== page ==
7 Table of Contents v Chapter 5: Integrating with and within Clouds Understanding the Need for Cloud Integration Looking at the Requirements for Cloud Integration Connectivity Transformation Business logic Management Studying Cloud Integration Cases Connectivity to clouds Connectivity between clouds Connectivity in clouds Maintaining Governance and Security of Data Securing access to data Securing the connection Chapter 6: Starting Your Cloud Journey Looking into the Business Imperative for the Private Cloud Defining the Role of IT Considerations when Planning the Private Cloud Business considerations How is the business changing? How does the company want to provide services in the future? What are the financial constraints for the company? Is the company too siloed for the strategy? Is there an easy mechanism to encourage experimentation and innovation? Implementation considerations Evaluating reference architectures Focusing on efficiency and flexibility Planning for a fabric of services Assuming that you ll plan for a lightweight approach Monitoring and managing everything you do... 66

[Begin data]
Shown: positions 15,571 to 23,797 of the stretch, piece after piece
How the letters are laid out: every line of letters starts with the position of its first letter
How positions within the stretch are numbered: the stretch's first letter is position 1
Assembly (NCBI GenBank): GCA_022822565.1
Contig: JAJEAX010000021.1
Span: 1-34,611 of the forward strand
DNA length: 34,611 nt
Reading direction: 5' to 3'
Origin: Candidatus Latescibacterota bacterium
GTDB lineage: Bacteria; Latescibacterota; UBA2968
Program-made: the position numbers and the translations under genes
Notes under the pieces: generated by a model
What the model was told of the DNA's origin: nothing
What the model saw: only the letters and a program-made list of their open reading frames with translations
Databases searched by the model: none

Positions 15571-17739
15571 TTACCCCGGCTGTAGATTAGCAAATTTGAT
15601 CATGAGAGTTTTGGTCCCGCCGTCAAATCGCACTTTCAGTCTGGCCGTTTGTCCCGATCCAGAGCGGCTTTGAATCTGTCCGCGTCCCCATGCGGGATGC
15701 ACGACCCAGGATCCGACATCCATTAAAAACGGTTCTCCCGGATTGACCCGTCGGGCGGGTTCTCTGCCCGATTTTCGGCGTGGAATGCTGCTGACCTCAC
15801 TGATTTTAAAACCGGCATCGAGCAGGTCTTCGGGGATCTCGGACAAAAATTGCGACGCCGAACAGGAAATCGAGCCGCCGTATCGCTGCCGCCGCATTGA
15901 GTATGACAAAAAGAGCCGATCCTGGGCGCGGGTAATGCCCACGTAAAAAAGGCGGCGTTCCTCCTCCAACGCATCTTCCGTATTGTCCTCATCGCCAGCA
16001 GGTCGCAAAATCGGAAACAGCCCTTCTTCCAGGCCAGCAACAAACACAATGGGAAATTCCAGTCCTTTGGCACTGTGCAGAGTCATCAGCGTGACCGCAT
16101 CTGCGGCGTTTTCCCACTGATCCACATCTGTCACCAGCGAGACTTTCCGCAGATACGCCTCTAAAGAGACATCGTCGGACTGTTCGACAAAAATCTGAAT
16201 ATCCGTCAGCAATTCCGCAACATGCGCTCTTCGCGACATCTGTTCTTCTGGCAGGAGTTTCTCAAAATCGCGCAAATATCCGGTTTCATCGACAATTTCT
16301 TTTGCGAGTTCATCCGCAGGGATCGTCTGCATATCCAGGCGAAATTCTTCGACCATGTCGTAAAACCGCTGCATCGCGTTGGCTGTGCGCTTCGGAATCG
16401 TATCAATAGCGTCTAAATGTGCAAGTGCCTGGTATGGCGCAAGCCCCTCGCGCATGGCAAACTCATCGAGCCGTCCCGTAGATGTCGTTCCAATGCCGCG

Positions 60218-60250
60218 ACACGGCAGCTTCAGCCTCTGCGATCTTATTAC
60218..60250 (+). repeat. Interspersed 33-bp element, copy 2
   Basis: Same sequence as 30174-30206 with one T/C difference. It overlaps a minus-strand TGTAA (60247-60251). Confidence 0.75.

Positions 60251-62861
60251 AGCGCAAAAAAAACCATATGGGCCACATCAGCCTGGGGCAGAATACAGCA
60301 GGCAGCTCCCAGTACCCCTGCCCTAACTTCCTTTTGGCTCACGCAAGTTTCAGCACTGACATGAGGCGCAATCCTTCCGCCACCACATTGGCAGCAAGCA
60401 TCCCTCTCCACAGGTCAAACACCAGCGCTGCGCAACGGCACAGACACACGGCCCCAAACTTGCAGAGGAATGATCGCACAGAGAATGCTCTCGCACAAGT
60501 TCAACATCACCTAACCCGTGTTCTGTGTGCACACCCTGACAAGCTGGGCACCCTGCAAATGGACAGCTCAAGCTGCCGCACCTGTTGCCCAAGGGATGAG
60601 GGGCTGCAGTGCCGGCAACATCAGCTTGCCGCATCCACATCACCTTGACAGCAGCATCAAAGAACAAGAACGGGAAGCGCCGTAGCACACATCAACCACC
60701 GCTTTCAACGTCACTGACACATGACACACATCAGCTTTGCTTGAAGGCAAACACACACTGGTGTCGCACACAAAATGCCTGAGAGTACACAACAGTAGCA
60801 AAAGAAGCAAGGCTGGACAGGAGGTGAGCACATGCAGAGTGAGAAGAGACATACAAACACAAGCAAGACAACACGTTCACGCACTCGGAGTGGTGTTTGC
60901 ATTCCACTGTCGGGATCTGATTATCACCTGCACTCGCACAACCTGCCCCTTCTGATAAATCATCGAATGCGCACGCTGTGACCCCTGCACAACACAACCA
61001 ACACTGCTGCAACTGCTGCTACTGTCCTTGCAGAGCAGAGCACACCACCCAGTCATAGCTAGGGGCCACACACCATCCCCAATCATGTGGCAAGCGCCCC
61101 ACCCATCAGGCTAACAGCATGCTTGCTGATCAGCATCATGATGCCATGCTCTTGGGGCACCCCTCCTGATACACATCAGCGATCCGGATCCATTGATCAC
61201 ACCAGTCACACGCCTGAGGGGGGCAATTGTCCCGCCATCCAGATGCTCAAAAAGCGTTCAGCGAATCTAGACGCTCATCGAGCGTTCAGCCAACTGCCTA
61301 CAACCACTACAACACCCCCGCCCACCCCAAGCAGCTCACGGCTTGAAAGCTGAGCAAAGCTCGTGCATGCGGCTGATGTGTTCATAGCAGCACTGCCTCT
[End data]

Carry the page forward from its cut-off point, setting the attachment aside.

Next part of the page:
8 Publisher s Acknowledgments We re proud of this book and of the people who worked on it. For details on how to create a custom For Dummies book for your business or organization, contact dummies.biz. For details on licensing the For Dummies brand for products or services, contact Some of the people who helped bring this book to market include the following: Acquisitions, Editorial, and Media Development Project Editor: Carrie A. Burchfield Editorial Manager: Rev Mengle Business Development Representative: Sue Blessing Custom Publishing Project Specialist: Michael Sullivan Composition Services Sr. Project Coordinator: Kristie Rees Layout and Graphics: Melanee Habig, Christin Swinford Proofreaders: Laura Albert, Jessica Kramer Special Help: IBM Cloud Team Publishing and Editorial for Technology Dummies Richard Swadley, Vice President and Executive Group Publisher Andy Cummings, Vice President and Publisher Mary Bednarek, Executive Director, Acquisitions Mary C. Corder, Editorial Director Publishing and Editorial for Consumer Dummies Kathleen Nebenhaus, Vice President and Executive Publisher Composition Services Debbie Stailey, Director of Composition Services Business Development Lisa Coleman, Director, New Market and Brand Development About the Authors Judith Hurwitz and Marcia Kaufman are cofounders of Hurwitz & Associates, a business technology consulting and research firm focused on cloud computing and the business value of technology investments. The team at Hurwitz & Associates have authored numerous For Dummies books.